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States Look to Gambling for Solutions

28 October 2004

SEATTLE, Washington – As reported by the Associated Press: "California and Washington state are in the midst of a high-stakes, election-year showdown with American Indian tribes over casino gambling.

"Voters in both states will decide Tuesday whether to take a bite out of tribal casinos' business by expanding non-tribal gambling to boost state revenues and provide tax relief. Both sides are spending heavily to defend their turf.

"Four other states have gambling measures on the statewide ballot this year -- an attempt to cash in on the soaring popularity of gambling following a decade that saw a rapid expansion of Indian casinos around the nation.

"Experts say gambling money looks like a sure bet to initiative sponsors in lean economic times -- whether their goal is lowering taxes, improving education or simply shoring up a weak state budget.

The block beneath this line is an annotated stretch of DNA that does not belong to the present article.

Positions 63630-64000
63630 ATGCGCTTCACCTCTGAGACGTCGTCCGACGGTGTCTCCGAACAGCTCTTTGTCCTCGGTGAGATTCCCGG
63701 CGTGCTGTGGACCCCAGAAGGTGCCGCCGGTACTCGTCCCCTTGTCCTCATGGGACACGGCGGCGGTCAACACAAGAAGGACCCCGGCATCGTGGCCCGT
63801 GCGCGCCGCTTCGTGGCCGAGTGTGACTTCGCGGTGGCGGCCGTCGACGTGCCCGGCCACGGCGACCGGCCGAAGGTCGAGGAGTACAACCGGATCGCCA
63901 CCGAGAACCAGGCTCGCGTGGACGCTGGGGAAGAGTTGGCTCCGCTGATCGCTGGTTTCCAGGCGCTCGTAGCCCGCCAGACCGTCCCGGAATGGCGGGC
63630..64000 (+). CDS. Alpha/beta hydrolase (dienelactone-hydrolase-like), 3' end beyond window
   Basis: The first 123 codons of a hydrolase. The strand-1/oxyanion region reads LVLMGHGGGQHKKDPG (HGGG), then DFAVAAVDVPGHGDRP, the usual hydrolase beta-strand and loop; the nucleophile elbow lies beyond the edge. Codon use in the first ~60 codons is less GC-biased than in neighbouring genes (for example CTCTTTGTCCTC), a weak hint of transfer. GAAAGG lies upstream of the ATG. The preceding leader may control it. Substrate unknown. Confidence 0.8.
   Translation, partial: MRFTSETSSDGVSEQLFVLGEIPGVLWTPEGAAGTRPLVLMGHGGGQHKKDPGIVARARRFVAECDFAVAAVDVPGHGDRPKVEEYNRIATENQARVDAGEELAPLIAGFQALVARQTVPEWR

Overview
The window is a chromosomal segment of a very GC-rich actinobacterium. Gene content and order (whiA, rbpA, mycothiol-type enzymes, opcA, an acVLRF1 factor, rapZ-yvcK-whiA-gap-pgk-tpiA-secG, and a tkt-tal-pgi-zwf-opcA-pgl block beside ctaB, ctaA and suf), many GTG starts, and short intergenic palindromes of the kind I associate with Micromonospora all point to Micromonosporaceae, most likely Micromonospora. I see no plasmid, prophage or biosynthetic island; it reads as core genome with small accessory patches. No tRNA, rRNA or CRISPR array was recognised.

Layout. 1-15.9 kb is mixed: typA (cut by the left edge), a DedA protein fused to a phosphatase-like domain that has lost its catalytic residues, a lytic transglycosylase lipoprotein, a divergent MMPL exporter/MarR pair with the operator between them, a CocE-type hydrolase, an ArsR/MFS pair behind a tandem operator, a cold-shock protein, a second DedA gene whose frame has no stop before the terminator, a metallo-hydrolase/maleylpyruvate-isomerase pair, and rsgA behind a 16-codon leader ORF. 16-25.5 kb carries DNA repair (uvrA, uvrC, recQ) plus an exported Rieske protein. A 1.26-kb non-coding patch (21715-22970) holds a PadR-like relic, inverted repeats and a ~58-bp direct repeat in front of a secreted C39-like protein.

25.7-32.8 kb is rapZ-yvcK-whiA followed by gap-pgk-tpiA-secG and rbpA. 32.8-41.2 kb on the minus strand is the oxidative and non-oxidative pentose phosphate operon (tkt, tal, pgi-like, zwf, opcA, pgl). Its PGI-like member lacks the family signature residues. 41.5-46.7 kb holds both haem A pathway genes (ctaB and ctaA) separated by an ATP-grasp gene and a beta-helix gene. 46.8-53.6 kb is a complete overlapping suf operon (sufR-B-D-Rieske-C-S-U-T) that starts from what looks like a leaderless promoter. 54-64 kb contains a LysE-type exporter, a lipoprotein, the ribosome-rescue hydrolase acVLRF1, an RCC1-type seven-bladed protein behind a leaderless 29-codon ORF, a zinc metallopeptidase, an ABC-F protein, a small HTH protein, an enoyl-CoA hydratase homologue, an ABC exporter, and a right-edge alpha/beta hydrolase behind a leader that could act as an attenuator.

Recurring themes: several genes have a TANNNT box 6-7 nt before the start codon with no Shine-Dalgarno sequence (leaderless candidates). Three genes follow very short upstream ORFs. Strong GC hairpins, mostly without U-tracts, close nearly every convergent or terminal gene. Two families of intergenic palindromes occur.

"…In Washington state, voters will decide on a ballot initiative that would allow up to 18,000 slot machines across the state. The populist twist is that the 35 percent tax on the machines would pay for property-tax reduction.

"…Down the coast in California, voters will decide on two competing gambling measures, but the smart money is on both failing.

"…In both Washington and California, the campaigns boil down to industry battles: non-tribal gambling versus tribal gambling. The tribes want to hold on to the monopoly they have on slot machines, and the other casinos want a piece of the action.

"…Nebraska and Oklahoma also have gambling initiatives on the ballot, but tribes are not heavily involved in campaigns there. Oklahoma voters will decide on a lottery proposal, and Nebraska voters will decide on two competing measures to expand gambling. Michigan is deciding a gambling-related initiative that would require a statewide vote before any other new, non-tribal casinos can open…"

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